Proposal Title: “LUX and High Energy Muon Induced Backgrounds in DUSEL”
The main goal of this proposal is to work toward a dark matter search experiment, the Large Underground Xenon (LUX) experiment in the U.S. Deep Underground Science and Engineering Laboratory (DUSEL), and to carry out a systematic study of the muon and muon-induced backgrounds in Davis Cavern by making full use of the data from LUX, especially those events that trigger in the 300-ton water shield.The proposed research and service work includes: (A) LUX integration and deployment, LUX water shield calibration, simulation, monitoring, and operation; (B) analysis of the data from LUX experiment for a systematic study of underground muons and muon-induced background signals in Davis Cavern;(C) building up a full Monte Carlo scheme to simulate muon induced backgrounds in DUSEL starting from cosmic ray primary fluxes, and improving the simulation by applying the progress in high energy muon production anticipated in IceCube. During the course of the research, we will alsomake contributions to educational outreach programs on the campus of South Dakota School of Mines and Technology (SDSMT) and through the administration of the EO office at Sanford Lab.
By working on the LUX water shield calibration and simulation, we expect to have a quantitative description of the water shield veto efficiency against high-energy muons passing through it. By developing a proper calibration algorithm and precise simulation tools, we will be able to use the water shield for the measurement of muons and muon-induced backgrounds in Davis Cavern and in the dark matter detector. Such study is crucial in the background rejection and systematics estimation in the search for WIMP signals in LUX experiment. The background study will produce a comprehensive muon background profile at 4850 ft in DUSEL and reveal their correlation with signatures in the large Xenon detector, which will provide a benchmark for better understanding and more detailed simulation of the backgrounds for all forth-coming experiments in DUSEL. The study of modulations in LUX data, both experimentally and by simulation, and comparing them with modulations observed in IceCube will help us better understand this phenomenon and its effect in dark matter search analysis. By developing a full Monte Carlo background simulation starting from cosmic ray flux, we expect toeventually build up a Monte Carlo background library for DUSEL that also includes the fluctuations in air shower development and seasonal effects due to the change in the Earth atmosphere. After being improved over time, such a librarymay eventually serve all other experiments in DUSEL. Based on new results and ideas that may come out of our research, with the full Monte Carlo background simulation to be built during this funding period,we will be able to re-evaluate more quantitatively the necessity of having an appropriate surface array for DUSEL.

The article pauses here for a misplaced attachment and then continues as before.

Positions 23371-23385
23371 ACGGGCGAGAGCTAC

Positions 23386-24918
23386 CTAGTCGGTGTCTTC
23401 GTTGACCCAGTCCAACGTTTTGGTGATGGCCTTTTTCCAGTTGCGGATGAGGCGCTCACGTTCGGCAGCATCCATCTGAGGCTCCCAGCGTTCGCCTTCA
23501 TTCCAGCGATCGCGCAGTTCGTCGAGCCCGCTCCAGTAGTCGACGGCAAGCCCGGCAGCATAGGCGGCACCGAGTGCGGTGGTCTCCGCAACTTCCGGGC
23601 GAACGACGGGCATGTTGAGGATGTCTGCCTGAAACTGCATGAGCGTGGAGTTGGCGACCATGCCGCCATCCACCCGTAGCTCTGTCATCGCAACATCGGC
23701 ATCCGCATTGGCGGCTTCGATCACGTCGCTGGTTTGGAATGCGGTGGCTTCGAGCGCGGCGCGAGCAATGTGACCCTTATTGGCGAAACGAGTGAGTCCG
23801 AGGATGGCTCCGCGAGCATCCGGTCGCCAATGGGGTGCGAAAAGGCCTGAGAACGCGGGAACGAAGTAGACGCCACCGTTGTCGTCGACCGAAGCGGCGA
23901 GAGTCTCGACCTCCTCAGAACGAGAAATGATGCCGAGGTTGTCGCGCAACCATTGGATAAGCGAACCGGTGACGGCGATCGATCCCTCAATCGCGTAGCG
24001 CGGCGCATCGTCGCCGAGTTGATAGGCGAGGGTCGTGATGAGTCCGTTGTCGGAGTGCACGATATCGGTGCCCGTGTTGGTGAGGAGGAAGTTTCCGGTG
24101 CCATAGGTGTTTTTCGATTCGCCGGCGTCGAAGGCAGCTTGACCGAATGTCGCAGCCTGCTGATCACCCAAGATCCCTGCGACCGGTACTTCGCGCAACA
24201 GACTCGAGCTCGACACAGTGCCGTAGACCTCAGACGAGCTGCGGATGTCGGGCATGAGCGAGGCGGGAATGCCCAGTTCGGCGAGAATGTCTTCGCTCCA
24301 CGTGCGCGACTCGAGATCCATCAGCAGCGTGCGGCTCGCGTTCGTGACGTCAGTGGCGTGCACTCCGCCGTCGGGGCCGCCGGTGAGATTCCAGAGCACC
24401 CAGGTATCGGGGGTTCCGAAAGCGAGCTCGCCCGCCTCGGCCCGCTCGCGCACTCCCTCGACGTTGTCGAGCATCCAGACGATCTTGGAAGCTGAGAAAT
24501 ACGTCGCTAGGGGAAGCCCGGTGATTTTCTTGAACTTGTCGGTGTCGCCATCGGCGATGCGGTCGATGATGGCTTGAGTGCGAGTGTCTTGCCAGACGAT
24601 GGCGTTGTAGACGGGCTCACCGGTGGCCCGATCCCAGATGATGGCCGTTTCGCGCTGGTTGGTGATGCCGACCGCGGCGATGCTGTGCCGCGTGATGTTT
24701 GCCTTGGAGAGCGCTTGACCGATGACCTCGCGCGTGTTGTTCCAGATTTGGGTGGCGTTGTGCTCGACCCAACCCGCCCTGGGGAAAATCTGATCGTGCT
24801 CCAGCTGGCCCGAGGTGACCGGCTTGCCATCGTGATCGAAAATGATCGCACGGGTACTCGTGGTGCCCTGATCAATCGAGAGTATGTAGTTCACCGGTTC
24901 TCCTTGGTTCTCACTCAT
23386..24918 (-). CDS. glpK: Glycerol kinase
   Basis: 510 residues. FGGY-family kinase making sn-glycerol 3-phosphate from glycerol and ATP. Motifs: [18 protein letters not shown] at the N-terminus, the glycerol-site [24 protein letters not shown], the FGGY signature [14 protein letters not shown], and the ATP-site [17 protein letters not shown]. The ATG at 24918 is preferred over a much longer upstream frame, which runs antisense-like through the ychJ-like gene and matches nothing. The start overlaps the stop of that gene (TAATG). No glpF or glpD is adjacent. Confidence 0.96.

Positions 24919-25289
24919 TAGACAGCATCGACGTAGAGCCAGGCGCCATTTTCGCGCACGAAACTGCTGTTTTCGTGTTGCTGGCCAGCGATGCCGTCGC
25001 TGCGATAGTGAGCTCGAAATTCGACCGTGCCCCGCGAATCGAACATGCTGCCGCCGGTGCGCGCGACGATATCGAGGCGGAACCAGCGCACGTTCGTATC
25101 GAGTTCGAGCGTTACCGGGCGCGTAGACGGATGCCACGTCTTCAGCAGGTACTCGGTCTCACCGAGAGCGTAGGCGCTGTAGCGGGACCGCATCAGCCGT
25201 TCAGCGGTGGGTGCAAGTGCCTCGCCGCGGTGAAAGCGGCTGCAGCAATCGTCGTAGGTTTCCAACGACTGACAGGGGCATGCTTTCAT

SDSMT is a major science and engineering university in South Dakota. It is also the major university closest to DUSEL. Building up a physics team with a post doctoral research fellow, graduate and undergraduate students and carrying out research work with LUX will not only produce scientific results, but also train young students so that we can make more contributions to future DUSEL research projects.
By working with the Education Department at Sanford Laboratory, such as giving lectures for the Davis-Bahcall and Fermilab-BNL-Homestake summer scholars programs, accepting Davis-Bachall program summer students to participate in our work with LUX in the Astroparticle Physics Lab at SDSMT, we expect to draw upon the science and engineering to be pursued at DUSEL to inspire and prepare the next generation of scientists, engineers and educators. South Dakota is also the home to nine Native American tribes. By working with Sanford Lab Education Department in SD GEAR UP Honors Program to provide an integrated approach to activities and lectures based on DUSEL, we expect toreach out to Native American students at all grade levels, attract and better prepare them to pursue higher education in science after their senior year of high school.